Use, don't stifle, elders
The writer is a former elder of the Worldwide Church of God who left the Worldwide Church of God in 1985.
By Dan L. White
HARTVILLE, Mo.--As I calculate it, one of the larger Churches of God has one elder for approximately every 40 people. This seems like a high minister-member ratio.
One could envision elders with too little to do secretively calling up members at night and anonymously giving them counseling. Weddings could be done in shifts, with one elder intoning, "And now I proclaim you man-" and a second elder then proclaiming joyously, "-and wife!" Anointing could be done en masse, and that would seem so much the better, although some members might be seen exiting the anointing room with greasy heads.
Seriously, though, as a group these elders have too little to do.
Apple computers seemed to have a superior, simpler operating system. These machines quickly won a rabid following and came to have the most outstanding name in personal computers. They were out front, and they knew it. They allowed no one else to use their proprietary technology. Apple stuff came only from Apple. They were the only channel through which Apple technology flowed.
Microsoft wrote an operating system for the IBM personal computer. This DOS approach, with myriads of complex commands, was awkward compared to the smooth, simple Apple system. Then Microsoft made this system easier, with Windows, which chewed up computer memory but executed those complicated DOS commands in the background.
Finally came Windows 95, getting close to where Apple was to begin with.
But an IBM-type personal computer-a clone-could be manufactured by anybody. These IBM look-alikes came to be inexpensive and widely used, almost all with Microsoft operating systems.
So now Apple is struggling to stay in business, while almost all personal computers in the world are of the IBM type using Microsoft operating systems. Why?
Apple was the only channel through which to get a superior Apple computer. But it turns out Apple wasn't a channel. It was a bottleneck. Anybody could make IBM-compatible PCs, and they sold by the millions. IBM-clone manufacturers sprang up in garages and basements. Software for them was written on dining tables in every corner of the world, while relatively little software was written for the relatively few PCs that Apple could crank out all by itself.
Apple was just one company with a professional, planned approach-trying to keep up with a whole world of innovative, eager computer hackers. Apple was left in the dust.
The United Church of God, for example, has a great pool of people, men who are talented and have shown by their actions in the past few years that they are dedicated to obeying God's commandments. When United first organized, these men were bustling around, full of energy and enthusiasm, trying this and trying that, eager to witness to the world about what they believed.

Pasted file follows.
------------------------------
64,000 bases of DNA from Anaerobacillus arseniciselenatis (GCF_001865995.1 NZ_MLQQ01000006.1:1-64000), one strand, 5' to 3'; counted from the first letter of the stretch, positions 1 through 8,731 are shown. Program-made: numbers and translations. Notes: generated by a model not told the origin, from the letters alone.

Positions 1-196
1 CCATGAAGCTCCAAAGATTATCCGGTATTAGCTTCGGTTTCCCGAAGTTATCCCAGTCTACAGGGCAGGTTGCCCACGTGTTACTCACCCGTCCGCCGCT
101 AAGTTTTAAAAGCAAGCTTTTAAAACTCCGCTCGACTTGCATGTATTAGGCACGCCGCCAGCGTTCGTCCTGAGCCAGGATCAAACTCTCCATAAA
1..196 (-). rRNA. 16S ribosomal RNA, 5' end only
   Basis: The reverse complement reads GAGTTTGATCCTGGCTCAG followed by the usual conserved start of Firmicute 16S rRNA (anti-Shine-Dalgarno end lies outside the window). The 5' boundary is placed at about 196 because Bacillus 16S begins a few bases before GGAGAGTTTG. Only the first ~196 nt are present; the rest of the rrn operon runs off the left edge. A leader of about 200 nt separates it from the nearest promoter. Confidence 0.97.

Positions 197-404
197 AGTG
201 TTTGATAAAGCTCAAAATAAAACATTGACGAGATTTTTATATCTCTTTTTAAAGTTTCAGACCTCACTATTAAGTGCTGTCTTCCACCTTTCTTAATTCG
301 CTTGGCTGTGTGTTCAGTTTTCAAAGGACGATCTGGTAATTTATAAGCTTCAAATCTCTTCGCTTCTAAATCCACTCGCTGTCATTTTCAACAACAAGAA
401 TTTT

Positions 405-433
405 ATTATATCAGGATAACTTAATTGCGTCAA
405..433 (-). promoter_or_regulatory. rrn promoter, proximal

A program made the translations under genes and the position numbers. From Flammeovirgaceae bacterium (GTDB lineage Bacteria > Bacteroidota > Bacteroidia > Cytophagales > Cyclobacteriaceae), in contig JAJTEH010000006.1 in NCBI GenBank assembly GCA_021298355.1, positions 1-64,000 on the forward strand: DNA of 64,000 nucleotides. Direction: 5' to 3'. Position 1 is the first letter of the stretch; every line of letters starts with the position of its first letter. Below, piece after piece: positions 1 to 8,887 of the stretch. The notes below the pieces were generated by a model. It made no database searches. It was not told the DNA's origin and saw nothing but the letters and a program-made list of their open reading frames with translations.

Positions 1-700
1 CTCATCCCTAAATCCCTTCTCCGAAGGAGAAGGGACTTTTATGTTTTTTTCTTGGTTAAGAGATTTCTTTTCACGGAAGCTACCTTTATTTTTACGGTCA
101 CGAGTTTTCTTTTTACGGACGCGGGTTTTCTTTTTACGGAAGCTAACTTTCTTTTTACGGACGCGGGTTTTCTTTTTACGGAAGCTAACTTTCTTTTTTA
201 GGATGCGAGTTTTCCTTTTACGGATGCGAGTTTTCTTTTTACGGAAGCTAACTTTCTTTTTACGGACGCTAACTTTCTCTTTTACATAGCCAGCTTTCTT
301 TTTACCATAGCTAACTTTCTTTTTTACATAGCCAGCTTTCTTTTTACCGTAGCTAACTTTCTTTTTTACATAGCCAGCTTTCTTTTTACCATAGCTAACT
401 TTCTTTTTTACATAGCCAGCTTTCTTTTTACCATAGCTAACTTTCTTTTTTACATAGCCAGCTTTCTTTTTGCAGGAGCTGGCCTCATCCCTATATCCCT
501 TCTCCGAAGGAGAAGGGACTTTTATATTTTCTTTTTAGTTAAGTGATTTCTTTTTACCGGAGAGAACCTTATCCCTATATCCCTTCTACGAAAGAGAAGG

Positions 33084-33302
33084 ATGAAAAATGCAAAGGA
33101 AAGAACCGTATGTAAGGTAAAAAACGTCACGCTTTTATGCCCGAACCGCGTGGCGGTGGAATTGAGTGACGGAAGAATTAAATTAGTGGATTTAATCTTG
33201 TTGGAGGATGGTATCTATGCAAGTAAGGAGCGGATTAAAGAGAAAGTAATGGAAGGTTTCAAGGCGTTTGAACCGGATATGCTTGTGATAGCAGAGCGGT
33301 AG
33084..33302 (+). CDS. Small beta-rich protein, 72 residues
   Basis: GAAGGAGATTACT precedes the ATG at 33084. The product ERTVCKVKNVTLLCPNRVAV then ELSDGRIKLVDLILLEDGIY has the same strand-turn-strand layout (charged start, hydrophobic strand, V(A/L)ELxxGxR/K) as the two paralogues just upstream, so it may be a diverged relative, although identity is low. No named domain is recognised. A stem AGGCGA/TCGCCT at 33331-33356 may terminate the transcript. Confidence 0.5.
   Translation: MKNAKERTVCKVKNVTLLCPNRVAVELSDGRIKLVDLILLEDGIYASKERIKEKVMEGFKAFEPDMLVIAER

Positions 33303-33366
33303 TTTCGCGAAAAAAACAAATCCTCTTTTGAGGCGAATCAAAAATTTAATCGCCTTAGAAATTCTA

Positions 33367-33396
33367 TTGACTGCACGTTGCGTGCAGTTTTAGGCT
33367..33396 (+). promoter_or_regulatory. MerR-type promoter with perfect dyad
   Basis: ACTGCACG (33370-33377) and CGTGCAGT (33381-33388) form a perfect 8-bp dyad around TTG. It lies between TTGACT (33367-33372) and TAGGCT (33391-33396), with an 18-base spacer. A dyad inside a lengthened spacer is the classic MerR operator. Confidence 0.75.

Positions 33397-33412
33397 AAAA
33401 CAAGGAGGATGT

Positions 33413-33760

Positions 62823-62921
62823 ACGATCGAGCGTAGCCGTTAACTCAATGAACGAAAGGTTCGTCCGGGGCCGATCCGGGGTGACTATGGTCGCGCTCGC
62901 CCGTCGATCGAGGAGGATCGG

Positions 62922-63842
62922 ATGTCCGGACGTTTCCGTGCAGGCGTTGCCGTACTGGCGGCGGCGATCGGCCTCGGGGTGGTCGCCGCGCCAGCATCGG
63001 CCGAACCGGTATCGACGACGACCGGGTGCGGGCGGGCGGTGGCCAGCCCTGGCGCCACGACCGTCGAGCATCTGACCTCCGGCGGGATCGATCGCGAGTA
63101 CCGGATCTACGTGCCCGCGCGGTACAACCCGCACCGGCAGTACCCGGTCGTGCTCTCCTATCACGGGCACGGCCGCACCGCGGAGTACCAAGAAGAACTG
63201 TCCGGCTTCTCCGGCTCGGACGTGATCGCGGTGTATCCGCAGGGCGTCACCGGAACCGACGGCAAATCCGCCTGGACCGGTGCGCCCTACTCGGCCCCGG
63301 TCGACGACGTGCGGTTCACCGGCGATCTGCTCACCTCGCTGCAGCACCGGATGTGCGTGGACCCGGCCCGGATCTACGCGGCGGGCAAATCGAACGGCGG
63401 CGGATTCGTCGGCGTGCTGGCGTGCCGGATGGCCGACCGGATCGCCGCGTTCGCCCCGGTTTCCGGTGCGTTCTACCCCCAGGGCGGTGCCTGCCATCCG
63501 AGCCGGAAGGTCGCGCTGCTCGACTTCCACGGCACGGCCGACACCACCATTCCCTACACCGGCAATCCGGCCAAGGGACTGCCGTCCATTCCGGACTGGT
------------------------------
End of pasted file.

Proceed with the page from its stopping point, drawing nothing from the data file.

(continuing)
But United seems to have decided that all United technology-all evangelism and teaching-would come through the headquarters channel.
Are the Church of God organizations free-flowing channels or backed-up bottlenecks?
Little of the elders' time is spent on the front line warning or teaching the world, because headquarters is unable to funnel many new people to them. Much of the ministers' time is spent trying to put out fires behind their own lines. This has to be much less encouraging than if they were personally teaching new people about Christ.
Even their speaking seems uninspired and quite disconnected from the everyday spiritual crisis in which we live. Their sermons come across as homiletic assignments, relying heavily on gadgets and Reader's Digesttype material, devoid of gut-wrenching personal evangelism.
Since the members are hardly reaching outward to preach to their own areas, they spend much time lighting fires for the ministers to try to put out. If they were more closely involved in evangelism in their own areas, they would naturally put more importance on that outward giving.
In the old Radio Church of God, so many people were responding to Herbert Armstrong's powerful message that a corps of ministers was needed just to keep up with the flow of converts. Today that situation seems reversed.
Mr. Armstrong was an individual who was used by God in an obviously powerful way for a while. That individual does not exist now. But we do have many people who were trained by Herbert Armstrong. We have a quite different situation, and it would seem to call for quite a different approach.
These elders and members are never going to look at any other church the way they viewed Worldwide, and that is good. These people are now dedicated to serving no man, no corporation-only YHWH God Himself. So it will do United or any other group little good to spend a lot of energy trying to keep their members herded in a corral. These are not a church organization's people. These are God's people. Let God be in charge of His people.
Simply put-since United, to cite the biggest group, has a mass of manpower, an excess of elders-United needs to use them.
Let them have their heads. Let Paul go one way, Barnabas another. And who knows what Mark will do?
© The Journal: News of the Churches of God